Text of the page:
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Poland-bound US tanks roll east in military signal to Russia

Two soldiers walk past armored vehicles at the port of Bremerhaven, Germany, on Sunday, Jan. 8, 2017. The 3rd Armored Brigade Combat Team, 4th Infantry Division, out of Fort Carson, Col., is headed to Poland for a nine-month rotation as part of Operation Atlantic Resolve.

Michael Abrams/Stars and Stripes

By JOHN VANDIVER | STARS AND STRIPES Published: January 8, 2017

BREMERHAVEN, Germany — U.S. soldiers offloaded scores of combat vehicles from ship to shore Sunday at the massive port here, pressing forward with one of the largest U.S. force movements in Europe since the end of the Cold War.

Some 2,500 pieces of gear belonging to the 3rd Armored Brigade Combat Team, 4th Infantry Division, including Abrams tanks and Bradley fighting vehicles, are bound for NATO’s eastern flank, making a 6,000-mile journey from Fort Carson, Col.

“Let me be very clear. This is one part of our efforts to deter Russian aggression, ensure territorial integrity of our allies and maintain a Europe that is whole, free, prosperous and at peace,” said Lt. Gen. Tim Ray, deputy commander of U.S. European Command, in remarks to reporters in Bremerhaven.

Ray, flanked by senior military leaders and standing before the Army’s signature M1A1 tank, described EUCOM as a headquarters “in transition,” as it pivots from a post- Cold War posture that was focused more on partnerships and relationship-building. “We had time to bring our forces to readiness and respond to a crisis,” Ray said. “That may not be the case today.”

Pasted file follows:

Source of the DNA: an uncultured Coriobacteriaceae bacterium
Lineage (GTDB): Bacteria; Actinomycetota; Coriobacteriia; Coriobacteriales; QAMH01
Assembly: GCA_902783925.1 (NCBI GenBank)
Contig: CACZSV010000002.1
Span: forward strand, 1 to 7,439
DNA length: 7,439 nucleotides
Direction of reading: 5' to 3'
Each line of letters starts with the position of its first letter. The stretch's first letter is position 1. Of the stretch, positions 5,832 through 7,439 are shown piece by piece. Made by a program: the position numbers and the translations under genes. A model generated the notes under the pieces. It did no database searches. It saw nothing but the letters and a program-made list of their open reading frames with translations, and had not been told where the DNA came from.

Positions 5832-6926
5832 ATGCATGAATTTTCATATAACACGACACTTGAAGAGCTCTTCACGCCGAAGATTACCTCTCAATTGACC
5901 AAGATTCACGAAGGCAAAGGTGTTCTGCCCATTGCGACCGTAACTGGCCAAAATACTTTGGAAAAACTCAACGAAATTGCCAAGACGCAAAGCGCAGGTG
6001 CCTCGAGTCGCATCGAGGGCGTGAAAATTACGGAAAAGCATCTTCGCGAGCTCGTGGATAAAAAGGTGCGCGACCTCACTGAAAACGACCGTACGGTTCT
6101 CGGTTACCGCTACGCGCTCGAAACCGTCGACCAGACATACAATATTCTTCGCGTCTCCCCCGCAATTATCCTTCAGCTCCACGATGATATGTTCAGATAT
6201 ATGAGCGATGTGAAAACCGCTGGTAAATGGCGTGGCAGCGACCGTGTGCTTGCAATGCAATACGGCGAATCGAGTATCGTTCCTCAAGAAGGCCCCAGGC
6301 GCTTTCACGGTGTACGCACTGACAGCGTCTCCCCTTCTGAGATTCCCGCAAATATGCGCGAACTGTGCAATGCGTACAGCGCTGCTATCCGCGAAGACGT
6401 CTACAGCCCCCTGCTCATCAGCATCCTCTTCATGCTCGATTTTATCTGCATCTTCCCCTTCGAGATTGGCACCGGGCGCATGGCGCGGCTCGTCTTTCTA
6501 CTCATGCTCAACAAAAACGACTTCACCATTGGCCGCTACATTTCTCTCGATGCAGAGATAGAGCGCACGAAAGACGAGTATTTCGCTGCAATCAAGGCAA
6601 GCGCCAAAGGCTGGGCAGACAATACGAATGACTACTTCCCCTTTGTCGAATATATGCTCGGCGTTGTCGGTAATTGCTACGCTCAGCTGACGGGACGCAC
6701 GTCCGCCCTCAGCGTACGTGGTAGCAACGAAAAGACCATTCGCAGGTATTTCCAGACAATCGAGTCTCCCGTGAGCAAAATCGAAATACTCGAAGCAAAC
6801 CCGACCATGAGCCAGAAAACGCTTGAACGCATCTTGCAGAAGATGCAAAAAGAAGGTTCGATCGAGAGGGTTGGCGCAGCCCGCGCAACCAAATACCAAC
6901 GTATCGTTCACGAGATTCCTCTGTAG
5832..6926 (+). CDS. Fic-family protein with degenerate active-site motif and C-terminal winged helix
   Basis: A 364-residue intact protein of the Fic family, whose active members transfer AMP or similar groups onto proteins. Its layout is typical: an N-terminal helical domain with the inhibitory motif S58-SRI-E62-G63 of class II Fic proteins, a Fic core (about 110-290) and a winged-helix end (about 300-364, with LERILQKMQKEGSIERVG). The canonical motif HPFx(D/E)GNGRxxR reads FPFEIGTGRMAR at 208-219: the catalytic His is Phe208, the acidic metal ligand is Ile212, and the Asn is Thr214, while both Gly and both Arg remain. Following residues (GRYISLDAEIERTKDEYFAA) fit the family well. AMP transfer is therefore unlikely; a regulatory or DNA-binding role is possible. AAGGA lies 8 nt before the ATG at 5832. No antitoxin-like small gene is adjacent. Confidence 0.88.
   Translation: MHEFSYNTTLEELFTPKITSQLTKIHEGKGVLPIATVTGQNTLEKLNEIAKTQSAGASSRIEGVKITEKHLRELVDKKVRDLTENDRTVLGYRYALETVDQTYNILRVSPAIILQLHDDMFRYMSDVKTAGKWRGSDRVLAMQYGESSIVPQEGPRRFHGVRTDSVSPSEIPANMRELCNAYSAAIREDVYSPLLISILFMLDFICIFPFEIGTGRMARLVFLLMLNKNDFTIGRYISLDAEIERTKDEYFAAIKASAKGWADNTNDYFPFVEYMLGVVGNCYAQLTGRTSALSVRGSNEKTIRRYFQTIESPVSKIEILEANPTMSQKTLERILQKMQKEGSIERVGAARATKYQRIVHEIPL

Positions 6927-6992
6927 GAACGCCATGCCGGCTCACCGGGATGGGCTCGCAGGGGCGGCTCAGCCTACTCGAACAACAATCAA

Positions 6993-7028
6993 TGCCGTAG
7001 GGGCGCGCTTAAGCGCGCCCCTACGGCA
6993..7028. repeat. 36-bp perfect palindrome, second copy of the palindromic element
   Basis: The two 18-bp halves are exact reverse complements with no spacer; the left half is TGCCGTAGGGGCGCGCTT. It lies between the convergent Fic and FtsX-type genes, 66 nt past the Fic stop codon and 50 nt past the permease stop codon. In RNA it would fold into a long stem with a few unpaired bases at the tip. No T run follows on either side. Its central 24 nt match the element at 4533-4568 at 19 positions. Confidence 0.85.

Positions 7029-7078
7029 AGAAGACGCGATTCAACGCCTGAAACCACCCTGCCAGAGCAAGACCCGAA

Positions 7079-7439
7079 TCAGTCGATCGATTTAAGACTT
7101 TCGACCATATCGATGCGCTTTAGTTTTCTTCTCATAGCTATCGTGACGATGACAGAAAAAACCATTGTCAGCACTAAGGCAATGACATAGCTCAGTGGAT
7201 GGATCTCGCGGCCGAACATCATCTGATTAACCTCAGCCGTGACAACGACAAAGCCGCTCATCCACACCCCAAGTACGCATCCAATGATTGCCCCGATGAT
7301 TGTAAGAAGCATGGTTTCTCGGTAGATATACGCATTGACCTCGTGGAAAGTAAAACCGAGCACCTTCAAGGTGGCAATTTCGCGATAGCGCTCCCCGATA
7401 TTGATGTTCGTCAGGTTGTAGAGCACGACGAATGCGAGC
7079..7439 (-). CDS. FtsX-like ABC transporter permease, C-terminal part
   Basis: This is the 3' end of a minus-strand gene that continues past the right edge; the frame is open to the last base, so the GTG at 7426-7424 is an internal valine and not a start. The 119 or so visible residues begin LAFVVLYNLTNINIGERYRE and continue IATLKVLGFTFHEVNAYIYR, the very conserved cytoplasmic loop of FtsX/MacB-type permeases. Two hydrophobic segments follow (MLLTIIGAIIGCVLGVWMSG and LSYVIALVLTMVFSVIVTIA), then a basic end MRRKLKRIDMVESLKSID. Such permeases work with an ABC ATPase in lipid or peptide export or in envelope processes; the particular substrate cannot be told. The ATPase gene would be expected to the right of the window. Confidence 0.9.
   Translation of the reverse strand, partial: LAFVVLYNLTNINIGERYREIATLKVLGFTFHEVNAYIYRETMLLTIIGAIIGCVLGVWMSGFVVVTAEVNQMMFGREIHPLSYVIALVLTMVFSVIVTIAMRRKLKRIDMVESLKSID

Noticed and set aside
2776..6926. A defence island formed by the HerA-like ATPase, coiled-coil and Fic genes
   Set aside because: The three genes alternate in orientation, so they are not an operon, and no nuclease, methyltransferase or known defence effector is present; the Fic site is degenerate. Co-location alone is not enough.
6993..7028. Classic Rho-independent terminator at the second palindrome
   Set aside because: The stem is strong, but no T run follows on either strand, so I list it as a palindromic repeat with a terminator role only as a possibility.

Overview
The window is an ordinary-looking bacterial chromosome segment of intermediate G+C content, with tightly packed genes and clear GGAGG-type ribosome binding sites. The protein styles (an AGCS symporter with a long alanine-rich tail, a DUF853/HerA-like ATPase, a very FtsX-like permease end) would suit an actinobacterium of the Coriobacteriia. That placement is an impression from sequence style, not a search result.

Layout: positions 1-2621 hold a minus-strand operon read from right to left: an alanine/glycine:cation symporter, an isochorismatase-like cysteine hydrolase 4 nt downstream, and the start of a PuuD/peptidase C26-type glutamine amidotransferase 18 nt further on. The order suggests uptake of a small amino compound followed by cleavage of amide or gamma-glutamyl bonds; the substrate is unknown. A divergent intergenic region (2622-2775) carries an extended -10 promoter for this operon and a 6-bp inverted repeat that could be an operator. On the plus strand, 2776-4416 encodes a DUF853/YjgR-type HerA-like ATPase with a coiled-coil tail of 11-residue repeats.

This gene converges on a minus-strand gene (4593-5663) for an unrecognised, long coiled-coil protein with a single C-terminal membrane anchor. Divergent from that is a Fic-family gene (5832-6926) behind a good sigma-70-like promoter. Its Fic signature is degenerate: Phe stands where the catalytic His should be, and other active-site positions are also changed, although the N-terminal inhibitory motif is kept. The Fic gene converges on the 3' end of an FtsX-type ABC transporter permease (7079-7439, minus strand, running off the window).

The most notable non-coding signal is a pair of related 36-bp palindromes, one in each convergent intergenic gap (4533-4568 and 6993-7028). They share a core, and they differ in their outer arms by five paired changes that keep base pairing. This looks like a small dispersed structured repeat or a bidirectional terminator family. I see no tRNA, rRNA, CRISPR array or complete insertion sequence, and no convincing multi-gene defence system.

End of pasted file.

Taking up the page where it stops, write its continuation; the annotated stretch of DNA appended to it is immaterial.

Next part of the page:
From a more assertive Russia to unrest on NATO’s southern doorstep in Syria and terrorism threats in Europe, the Continent’s “strategic environment is changing rapidly,” he said.

The movement of armor equipment and the 3,500 troops who serve in the 3rd Brigade out of Colorado, serves as the signature effort of the military’s push to enhance its presence in Europe, a continent where for 20 years the U.S. force was in a state of decline.

The arrival of the Fort Carson soldiers is the beginning of what is intended to be a continual, year-round presence of an armored brigade in Europe, with units conducting back-to-back nine-month rotations.

The campaign has tested the Army’s logisticians, who must coordinate the movement of forces and firepower by sea, land and air. Maj. Gen. Duane Gamble, head of the 21st Theater Sustainment Command, said his team is already drawing up lessons learned to ensure quicker rotations of future units.

“We are able to exercise all that it takes (to do this), working with our allies to ensure freedom of movement and speed of assembly,” added U.S. Army Europe’s deputy commander Maj. Gen. Timothy McGuire.

The equipment is already on the move, with vehicles moving by rail, commercial lines and military convoy to training sites near the Polish towns of Drawsko Pomorskie and Zagan.